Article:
3 out of 10

Release Date: 21st March 2011 (DVD Premiere)

Director: Paul Tanter: ( No Easy Days (TV) / He Who Dares 2 / Meet The Firm – White Collar Hooligan 3 / Shame The Devil  The Hooligan Wars / He Who Dares / Essex Boys Retribution / White Collar Hooligan 2 / Fall of the Essex Boys / Rise and Fall of a White Collar Hooligan)

Cast: Simon Phillips, Tamer Hassan, Olivia Hallinan, Dexter Fletcher, Alan Ford, Doug Bradley, Peter Barrett, Sebastian Street, Dominic Burns, Rita Ramnani, Zach Galligan with Adam Deacon, Neil Maskell, Martin Kemp and Jason Flemyng

Writer: Paul Tanter & Simon Phillips


images-5Jack Falls is the third part in a trilogy that began with Jack Says in 2007 and Jack Said in 2009.  They follow the trail of a deep undercover police detective called Jack Adleth (SIMON PHILLIPS – THE LAST SEVEN) who does very little detection. Jack sports a weak attempt at a Scots accent , a crummy leather jacket and a bit of midriff for a cop who’s called upon to do a lot of running away.  So here we are the third and final part of his story.  Part one saw him framed for murdering Mr Big played by the late Mike Reid (EASTENDERS) and getting embroiled in a tale of double cross in the French capital involving a Parisian chanteuse called Miss X and a gangster lesbian played Rula Lenska (GYPO). Oh yes, this was the one were he was an amnesiac too with only a polaroid showing a pair of tits on it as clue to his identity (plot screwiness – but I do love boobs!)  If we weren’t bored to death enough with the shenanigans, Jack Said, the sequel takes us even further back in time to find how he ended up in this situation.  Unfortunately, Mike Reid had passed on so we have an extra’s hands and archive dialogue to make do with.  There are some improvements to be seen in this still clunky sequel.  We are even relieved for once to see Danny Dyer (THE AGE OF HEROES) in a supporting role as the only man Jack trusts, and the always reliable Terry Stone (SHANK) shows up to snarl his arse for a scene or two.  Otherwise, this trundles along much the same way as the first instalment.  Which brings us to the cameo packed third part.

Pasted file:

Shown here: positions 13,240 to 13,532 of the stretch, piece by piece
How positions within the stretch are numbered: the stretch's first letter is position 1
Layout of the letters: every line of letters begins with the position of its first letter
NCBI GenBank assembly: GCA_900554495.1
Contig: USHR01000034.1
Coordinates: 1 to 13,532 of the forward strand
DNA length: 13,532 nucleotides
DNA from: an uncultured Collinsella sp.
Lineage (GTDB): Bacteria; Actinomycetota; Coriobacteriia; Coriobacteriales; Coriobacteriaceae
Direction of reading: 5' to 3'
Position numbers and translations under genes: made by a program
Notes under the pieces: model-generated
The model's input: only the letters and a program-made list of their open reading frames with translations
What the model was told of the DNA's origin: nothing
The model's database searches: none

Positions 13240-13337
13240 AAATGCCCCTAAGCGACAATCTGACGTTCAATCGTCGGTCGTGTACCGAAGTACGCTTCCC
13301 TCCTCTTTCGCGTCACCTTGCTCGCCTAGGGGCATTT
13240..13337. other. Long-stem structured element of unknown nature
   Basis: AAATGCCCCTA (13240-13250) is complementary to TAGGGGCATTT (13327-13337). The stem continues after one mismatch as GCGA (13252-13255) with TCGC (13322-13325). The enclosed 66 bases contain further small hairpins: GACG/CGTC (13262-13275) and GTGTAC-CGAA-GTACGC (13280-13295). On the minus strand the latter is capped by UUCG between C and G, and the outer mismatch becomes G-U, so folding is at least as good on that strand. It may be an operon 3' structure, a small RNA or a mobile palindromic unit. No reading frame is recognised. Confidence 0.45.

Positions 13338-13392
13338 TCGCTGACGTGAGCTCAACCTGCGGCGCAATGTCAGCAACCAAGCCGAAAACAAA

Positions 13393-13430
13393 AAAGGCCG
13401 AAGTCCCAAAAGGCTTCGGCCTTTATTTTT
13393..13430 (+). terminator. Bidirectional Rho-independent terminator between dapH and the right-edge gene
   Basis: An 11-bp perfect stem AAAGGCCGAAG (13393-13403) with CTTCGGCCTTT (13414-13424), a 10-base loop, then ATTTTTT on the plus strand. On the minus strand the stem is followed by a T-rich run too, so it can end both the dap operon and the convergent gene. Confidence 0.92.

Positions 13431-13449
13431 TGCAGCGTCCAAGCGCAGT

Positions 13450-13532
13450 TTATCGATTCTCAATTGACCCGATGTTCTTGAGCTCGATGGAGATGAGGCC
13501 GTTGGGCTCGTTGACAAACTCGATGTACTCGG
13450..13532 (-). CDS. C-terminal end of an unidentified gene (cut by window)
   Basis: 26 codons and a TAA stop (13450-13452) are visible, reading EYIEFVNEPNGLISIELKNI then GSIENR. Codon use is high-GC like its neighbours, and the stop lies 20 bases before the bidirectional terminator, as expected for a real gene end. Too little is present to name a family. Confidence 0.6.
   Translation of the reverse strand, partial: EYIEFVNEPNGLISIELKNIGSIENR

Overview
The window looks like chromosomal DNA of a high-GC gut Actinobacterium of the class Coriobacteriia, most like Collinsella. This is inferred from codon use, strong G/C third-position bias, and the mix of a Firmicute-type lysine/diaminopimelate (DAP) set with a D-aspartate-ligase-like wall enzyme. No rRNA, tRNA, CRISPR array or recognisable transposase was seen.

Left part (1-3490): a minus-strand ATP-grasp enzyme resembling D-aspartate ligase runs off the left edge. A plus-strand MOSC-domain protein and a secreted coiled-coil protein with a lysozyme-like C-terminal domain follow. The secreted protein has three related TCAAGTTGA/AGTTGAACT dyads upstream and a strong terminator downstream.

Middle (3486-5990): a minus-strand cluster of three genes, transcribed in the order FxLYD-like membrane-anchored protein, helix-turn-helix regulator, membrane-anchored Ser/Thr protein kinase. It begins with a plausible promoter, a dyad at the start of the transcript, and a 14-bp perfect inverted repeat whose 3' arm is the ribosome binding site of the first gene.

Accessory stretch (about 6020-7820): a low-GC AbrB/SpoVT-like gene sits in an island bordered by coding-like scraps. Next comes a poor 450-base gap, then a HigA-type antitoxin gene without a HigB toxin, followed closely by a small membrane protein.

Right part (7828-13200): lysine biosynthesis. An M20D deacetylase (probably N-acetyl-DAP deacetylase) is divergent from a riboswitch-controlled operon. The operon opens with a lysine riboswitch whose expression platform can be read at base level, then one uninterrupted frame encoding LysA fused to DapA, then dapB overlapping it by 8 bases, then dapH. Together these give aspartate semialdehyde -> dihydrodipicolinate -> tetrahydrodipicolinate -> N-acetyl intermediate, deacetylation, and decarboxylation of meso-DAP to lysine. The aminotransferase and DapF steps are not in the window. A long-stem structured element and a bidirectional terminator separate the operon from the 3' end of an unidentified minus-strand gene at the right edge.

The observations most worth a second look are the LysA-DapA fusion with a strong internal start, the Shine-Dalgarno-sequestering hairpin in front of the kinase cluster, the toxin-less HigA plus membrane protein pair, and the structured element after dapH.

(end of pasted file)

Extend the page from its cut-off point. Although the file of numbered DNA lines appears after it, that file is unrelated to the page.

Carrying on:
Now part one and two were shot in the style of Sin City for the flashback scenes.  Black and white cinematography prompted with a splash of colour here and there.  Part three uses this gimmick throughout.  Its executed without any flare, as it was in Sin City. Here random colours pop up and useless objects like girders are coloured in for no reason other than to pretty things up.  The colours in  Sin City and The Spirit were used to signify emotions and character.  Thats been ignored here. It’s not all bad. Although the direction and performances are livelier and there’s a bigger budget the central problem is Simon Phillips central performance. It’s let down by a weak accent, a lack of motivation and he makes too lumbering and slow a performer to convince in this role.  At best he’s a variable actor.  he’s better in smaller roles or in an ensemble.  For instance, he’s well cast in The Rise & Fall Of The White Collar Hooligan, he’s good value in Airborne (2012) and very funny in Strippers Vs. Werewolves but borderline terrible or lacklustre in The Last Seven and The Reverend (2012).  No one really cares about Jack Adleth three times.  It’s taken two really weak films to arrive at something just about watchable with Jack Falls.  This is assisted by a well cast Tamer Hassan (FREERUNNER) as the corrupt chief of police (who was played by David O’Hara in part two). He’s restrained and menacing throughout up until a stupid climax where he overcooks it a bit. Dexter Fletcher (DOOM) is also good as a trustworthy cop looking out for Jack.  Maybe Dead Cert was a bad performance blip!  Alan Ford (THE SWEENEY MOVIE) turns up as the other big bad and replays his Brick Top schtick from Snatch that he does so well, so no complaints here, but he has aged a lot since being played by Terry Stone in part 2! (Have I got this right?)  I’ve got to say hello Jason Flemyng (SHIFTY) who has turned up in too many of these types of films for a pointless camoes. He’s about the only person here that still has a Hollywood career with a pulse.  I think he’s trying to enter the Guinness Book Of Records for appearing in the most films with the same actor, Dexter Fletcher (Can you name them?)  Who’s winning? Hassan & Dyer vs Flemyng  & Fletcher?  I digress hopelessly, to the plot. Poor Jack is not only hiding out from the police and East End gangsters he’s also haunted by a trio of ghosts that include a palid spectre called Sid (NEIL MASKELL – PUSHER) who tells him to shoot everyone, a ghost of a psychologist with a knife played with relish by Martin Kemp (THE KRAYS) and I won’t say who the third spook is because it gives away a crucial death.  They do little to add any rhyme or reason to the proceedings.  Adam Deacon (4-3-2-1) is also in the mix somewhere as one of Alan Ford‘s foot soldiers.  He does well with the scraps he’s given.  A snigger of class is on hand whenever Doug Bradley‘s (THE REVEREND – 2012) dodgy Amsterdam doctor is onscreen but again he’s just one in a procession of well acted yet toothless cameos.